Gutsy Living said...

I lived in Nigeria from 0-6 years, although my mother gave birth to me in Denmark, where she was from herself.

Lauri said...

Maxine you might have a very good idea. If I steal it I will definitely mention where I got it.

Gutsy Writer- I've never been to Nigeria but no many very talented writers from there.

I thought more about this post and thought perhaps I gave a wrong impression about Tshekedi for people who don't know him. Like every person he was complex- the born leader and visionary. But too there are those who despise him. He was very authoritarian. He was against the first president of Botswana, his nephew, marrying a white woman, he was very cruel to the Bakalanga, and he is well known in colonial circles of the time for beating a white man at the kgotla. But too I think he is under-represented in our history.

Anonymous said...

You must be so proud, Lauri. Your children are a credit to you and your husband. Sounds like they're going to have very bright futures!

Anonymous said...

And Tshekedi Khama was the son of Khama the Great, and the uncle of Sir Seretse Khama, the father of Seretse Khama Ian Khama!!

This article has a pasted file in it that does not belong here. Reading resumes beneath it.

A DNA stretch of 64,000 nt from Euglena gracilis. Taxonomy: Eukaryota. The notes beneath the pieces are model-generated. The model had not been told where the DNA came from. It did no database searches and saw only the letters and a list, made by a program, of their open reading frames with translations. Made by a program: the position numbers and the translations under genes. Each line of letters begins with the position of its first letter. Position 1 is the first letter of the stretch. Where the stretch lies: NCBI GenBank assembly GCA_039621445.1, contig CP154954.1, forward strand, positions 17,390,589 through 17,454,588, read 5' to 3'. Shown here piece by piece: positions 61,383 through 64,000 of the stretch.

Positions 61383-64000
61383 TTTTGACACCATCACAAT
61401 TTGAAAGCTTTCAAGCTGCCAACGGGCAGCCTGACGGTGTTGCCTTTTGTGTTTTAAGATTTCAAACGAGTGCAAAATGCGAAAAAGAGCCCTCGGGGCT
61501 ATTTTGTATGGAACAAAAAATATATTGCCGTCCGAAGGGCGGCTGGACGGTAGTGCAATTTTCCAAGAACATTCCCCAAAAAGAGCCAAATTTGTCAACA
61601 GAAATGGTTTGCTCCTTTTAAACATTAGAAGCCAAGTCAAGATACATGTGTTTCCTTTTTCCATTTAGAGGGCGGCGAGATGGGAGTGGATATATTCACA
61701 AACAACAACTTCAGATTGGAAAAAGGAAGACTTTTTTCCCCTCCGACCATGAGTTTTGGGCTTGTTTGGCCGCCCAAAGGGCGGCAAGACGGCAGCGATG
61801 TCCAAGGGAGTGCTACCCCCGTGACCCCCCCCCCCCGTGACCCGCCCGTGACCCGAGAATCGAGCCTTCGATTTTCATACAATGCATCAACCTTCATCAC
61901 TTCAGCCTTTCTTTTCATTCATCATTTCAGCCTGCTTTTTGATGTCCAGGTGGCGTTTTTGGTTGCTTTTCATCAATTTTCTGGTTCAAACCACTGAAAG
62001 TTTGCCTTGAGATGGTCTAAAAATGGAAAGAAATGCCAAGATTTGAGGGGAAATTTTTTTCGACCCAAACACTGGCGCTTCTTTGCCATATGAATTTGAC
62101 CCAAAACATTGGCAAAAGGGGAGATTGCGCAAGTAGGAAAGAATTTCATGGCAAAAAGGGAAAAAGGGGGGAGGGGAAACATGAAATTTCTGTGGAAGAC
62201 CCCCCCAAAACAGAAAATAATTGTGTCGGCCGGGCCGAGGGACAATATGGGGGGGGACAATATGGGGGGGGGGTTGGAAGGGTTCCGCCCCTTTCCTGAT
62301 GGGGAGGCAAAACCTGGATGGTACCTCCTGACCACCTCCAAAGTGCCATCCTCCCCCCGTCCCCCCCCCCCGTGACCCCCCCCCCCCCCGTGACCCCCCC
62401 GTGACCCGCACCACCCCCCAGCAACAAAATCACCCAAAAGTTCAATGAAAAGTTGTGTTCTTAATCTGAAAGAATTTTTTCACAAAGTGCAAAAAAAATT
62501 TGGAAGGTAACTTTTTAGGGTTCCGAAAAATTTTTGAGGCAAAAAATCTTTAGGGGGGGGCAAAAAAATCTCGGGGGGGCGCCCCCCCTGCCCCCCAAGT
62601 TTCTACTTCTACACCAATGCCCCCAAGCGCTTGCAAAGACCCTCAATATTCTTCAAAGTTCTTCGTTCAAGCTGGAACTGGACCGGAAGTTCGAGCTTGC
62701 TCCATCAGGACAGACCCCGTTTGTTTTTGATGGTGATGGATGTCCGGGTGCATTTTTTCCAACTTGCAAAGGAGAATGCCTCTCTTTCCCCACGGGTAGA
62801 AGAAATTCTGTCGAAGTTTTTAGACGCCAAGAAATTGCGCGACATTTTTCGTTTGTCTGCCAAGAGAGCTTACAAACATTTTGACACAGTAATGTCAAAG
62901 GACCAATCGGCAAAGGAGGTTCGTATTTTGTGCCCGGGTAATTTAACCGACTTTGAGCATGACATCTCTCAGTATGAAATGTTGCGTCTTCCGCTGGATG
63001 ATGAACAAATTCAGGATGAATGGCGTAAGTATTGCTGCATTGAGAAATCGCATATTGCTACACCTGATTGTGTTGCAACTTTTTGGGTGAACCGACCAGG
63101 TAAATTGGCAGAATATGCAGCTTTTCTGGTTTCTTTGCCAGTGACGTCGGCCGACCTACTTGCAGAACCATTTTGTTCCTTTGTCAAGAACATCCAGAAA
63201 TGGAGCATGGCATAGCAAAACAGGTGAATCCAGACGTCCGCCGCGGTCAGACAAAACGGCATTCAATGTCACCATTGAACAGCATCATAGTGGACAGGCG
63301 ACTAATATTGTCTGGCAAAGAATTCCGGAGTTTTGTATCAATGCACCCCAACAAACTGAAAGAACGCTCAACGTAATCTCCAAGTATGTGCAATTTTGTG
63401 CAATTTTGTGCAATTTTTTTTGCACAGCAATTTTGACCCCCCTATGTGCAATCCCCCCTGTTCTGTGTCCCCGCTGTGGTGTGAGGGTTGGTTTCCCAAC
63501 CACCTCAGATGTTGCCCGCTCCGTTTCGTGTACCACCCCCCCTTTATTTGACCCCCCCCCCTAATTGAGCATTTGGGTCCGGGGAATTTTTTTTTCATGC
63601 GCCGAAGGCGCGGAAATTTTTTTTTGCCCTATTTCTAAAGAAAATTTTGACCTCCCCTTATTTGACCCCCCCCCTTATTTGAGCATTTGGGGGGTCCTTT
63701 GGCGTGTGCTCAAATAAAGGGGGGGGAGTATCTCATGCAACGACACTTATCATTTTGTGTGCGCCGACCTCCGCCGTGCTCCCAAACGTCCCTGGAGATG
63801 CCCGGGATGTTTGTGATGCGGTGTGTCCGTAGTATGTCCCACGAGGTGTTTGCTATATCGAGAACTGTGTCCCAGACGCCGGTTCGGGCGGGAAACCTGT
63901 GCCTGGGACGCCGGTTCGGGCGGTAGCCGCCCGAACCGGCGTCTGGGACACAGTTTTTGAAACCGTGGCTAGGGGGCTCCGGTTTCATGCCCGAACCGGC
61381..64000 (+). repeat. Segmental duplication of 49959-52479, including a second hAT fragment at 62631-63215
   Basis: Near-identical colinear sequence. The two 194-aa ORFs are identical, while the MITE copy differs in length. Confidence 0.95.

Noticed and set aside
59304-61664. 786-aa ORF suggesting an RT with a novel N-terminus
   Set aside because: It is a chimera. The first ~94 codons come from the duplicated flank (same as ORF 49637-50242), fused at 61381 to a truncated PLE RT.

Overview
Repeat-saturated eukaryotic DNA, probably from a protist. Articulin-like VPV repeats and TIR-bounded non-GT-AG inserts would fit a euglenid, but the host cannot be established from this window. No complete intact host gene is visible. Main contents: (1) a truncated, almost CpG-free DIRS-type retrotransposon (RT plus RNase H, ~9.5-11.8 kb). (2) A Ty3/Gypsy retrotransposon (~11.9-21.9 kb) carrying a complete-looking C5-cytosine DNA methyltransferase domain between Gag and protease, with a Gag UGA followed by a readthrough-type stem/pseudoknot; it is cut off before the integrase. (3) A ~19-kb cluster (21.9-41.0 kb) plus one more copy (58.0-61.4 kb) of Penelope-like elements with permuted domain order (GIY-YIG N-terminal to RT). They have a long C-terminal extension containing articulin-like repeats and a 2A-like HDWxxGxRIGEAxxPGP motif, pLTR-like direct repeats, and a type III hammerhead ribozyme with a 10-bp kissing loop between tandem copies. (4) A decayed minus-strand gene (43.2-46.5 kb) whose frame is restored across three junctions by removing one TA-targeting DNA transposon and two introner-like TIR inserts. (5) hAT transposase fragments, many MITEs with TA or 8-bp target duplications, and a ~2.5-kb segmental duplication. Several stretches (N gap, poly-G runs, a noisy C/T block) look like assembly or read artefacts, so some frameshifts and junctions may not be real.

Anonymous said...

And Tshekedi Khama was also a persecutor of the Kalangas!!!

Lauri said...

Yes Anonymous, I did mention his treatment of Bakalanga. I thought Tshekedi's father was Sekgoma- perhaps I'm wrong.

Anonymous said...

Khama the great, had two sons; Sekgoma who was Seretse's father as I noted. S. might have been to Khama's wife MmaBessie(not so sure) and Tshekedi Khama was born to Khama the great's last wife.

Motsoka Moeng said...

Can anyone enlighten me about the origings of the Moeng college's name, who was this Moeng and what was his relationship with the Khama clan?
It is worth noting that in ancient China-Cambodia-Thailand there was a Moeng Kindom and chieftainships and some of the names of the princes were Kham. The Moengs are still very much alive in Cambodia, Thailand and neighbouring countries where some regions are still called Moeng. How are they related to the Botswana Khama and Moeng clans?

Lauri said...

I do know that Moeng College is named after the area where the college was located. I don't think it is a family name. I'd be very surprised there is a connection with Cambodia but who knows?